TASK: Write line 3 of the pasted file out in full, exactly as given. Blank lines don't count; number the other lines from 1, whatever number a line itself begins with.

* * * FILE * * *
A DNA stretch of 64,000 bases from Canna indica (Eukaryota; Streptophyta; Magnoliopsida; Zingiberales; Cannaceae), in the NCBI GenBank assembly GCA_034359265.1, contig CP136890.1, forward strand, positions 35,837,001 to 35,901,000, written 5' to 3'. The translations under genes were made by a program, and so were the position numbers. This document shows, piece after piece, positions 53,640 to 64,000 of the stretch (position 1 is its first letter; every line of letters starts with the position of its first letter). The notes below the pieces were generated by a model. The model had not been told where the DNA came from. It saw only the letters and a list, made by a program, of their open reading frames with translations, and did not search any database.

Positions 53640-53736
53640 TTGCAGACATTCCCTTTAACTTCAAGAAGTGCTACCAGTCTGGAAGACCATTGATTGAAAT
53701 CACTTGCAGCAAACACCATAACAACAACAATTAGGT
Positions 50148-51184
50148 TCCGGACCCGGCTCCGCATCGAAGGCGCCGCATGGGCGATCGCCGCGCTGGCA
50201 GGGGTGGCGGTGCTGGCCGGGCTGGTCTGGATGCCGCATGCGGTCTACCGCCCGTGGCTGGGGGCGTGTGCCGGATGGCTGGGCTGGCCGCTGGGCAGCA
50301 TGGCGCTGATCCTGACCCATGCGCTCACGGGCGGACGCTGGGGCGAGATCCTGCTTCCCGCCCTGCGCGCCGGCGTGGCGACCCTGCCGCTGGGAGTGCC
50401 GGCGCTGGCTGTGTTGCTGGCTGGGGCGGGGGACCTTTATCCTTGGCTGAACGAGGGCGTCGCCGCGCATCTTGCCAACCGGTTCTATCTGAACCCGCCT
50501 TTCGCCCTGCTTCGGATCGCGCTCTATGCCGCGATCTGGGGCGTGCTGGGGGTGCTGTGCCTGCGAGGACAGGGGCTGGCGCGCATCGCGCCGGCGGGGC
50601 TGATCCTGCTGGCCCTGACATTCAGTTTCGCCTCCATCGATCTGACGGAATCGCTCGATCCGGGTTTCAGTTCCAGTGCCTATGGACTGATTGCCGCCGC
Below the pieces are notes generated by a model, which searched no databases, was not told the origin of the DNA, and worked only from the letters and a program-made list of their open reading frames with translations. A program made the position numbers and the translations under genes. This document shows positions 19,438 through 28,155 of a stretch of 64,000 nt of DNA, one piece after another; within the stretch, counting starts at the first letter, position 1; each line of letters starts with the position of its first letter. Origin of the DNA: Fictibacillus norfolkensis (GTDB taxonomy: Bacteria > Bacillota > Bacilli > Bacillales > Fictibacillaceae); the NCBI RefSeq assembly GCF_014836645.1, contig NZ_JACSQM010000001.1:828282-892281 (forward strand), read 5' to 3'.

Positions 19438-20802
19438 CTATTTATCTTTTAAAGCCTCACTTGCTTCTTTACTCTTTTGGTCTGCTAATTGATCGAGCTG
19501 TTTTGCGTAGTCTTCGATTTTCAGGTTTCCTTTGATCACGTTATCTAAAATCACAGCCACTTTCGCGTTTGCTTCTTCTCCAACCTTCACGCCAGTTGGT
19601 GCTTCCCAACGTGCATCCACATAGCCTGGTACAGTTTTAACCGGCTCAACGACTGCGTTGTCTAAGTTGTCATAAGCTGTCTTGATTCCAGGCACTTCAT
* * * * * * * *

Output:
53640 TTGCAGACATTCCCTTTAACTTCAAGAAGTGCTACCAGTCTGGAAGACCATTGATTGAAAT